Measuring NOx in Residential & Commercial Boilers & Heaters - Case study
The air that we breathe and use for combustion processes is comprised of 79% Nitrogen and 20.9% Oxygen. In furnaces and boilers running at higher temperatures (over 2200° F), oxygen reacts with the nitrogen from the air and the fuel utilized to produce NO and NO2 which together are called NOx. These highly reactive gases initiate reactions that produce excess ozone, nitrate particles, and acid rain which are harmful to the environment. Burners with lower combustion temperatures produce less NOx which results in fewer emissions into the atmoshphere. Additionally, the fuel used in combustion has a direct link to the amount of NOx generated. Coal and Oils (No. 2 and No. 6) have the greatest NOx emission in comparison to Butane, Natural Gas, and Propane. Burner manufacturers in HVAC, and industrial processes utilize newer low-NOx technology, providing thermal efficiency improvements of up to 90%, which is why these new types of boilers are becoming increasingly popular and even required in some areas.
Since 1971 the EPA established legislation requiring areas to ensure average annual NOx levels stay low. The chart to the right outlines the sources of these NOx emissions. The majority come from fuel combustion processes which include commercial and residential boilers. For industrial processes such as power plants, emission requirements are much stricter. It is only time until these emissions regulations get stricter for HVAC processes. An integral part of meeting these new compliance goals are low NOx burners and boilers. These newer “Green” Eco-Friendly boilers are all low- NOx and must be periodically tested and maintained to maximize thermal efficiency and provide lower NOx emissions.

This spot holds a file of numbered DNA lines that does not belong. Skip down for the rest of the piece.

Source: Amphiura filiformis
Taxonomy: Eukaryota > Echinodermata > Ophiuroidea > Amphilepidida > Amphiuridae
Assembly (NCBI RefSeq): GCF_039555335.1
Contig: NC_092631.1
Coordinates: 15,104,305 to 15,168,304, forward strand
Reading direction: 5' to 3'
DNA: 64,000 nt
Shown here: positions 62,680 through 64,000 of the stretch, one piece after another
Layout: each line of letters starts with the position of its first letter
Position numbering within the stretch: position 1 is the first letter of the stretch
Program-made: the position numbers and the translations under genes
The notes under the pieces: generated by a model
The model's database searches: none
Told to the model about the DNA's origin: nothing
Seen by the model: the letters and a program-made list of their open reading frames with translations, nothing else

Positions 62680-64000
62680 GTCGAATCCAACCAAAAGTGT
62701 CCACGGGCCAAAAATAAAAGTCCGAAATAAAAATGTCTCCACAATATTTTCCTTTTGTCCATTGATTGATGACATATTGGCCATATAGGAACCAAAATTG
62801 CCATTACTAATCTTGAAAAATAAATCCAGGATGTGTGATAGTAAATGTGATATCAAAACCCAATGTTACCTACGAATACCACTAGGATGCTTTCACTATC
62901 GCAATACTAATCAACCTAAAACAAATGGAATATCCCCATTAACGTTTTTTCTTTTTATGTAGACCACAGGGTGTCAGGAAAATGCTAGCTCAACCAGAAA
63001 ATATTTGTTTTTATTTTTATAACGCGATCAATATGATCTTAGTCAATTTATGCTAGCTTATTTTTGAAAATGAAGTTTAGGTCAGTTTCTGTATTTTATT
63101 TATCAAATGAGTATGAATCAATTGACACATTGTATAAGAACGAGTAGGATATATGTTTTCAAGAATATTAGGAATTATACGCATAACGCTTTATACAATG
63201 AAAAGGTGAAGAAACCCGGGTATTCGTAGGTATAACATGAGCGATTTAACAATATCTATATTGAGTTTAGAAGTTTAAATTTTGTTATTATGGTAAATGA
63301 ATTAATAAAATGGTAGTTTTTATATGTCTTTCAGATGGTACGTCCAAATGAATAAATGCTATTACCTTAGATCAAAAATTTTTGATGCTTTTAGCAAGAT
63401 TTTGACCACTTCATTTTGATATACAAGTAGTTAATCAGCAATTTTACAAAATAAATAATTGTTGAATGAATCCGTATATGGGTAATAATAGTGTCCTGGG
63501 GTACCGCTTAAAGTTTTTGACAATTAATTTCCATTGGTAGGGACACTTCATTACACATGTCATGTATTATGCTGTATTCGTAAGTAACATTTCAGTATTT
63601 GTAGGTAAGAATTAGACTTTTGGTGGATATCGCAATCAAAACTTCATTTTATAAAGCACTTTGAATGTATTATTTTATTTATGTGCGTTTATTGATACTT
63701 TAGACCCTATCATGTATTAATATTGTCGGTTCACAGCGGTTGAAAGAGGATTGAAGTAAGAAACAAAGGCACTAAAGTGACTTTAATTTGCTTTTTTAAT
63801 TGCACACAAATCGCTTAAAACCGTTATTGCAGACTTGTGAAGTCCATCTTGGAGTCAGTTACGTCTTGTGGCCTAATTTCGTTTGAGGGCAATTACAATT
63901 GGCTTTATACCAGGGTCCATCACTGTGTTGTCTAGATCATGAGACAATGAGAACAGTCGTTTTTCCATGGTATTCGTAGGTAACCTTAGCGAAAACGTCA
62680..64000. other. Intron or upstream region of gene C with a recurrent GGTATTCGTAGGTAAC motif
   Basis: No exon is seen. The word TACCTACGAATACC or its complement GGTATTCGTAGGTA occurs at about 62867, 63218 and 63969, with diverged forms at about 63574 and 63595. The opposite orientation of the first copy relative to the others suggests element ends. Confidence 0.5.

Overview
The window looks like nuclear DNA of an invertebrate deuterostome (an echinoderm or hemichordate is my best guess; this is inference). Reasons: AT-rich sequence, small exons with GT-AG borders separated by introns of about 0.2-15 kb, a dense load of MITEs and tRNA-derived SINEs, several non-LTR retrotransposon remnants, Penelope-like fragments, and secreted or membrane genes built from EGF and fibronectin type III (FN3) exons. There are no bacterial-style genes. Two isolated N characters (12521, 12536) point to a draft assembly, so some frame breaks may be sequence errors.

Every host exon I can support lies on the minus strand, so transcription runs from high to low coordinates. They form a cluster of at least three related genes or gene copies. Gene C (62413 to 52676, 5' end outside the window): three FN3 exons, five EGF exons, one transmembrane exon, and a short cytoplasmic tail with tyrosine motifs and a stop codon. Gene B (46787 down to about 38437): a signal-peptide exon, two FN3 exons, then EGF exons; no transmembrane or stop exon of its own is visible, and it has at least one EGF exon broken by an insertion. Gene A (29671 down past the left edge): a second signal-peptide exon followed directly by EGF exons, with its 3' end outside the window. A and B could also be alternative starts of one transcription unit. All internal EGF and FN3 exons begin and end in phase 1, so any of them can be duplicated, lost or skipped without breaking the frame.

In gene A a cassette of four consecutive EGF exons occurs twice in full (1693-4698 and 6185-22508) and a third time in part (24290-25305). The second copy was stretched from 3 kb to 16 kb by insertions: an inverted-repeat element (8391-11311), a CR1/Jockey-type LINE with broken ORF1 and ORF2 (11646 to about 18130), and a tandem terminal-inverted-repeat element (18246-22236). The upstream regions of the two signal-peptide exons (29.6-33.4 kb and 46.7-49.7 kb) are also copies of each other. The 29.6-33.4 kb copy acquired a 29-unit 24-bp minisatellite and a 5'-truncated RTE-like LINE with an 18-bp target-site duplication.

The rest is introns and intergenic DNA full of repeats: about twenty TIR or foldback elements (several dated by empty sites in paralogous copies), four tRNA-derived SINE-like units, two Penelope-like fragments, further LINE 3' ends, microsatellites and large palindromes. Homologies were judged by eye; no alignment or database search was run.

In order to improve safety and abide by upcoming regulations, high efficiency boilers and burners will soon become common in the residential markets. The installation, repair, and maintenance of this equipment will require specialized tools capable of measuring NOx. The only economic, all-in-one tool is the E Instruments BTU900, capable of measuring O2, CO2, and NOx to ensure any high efficiency burner or boiler is operating at it’s maximum potential.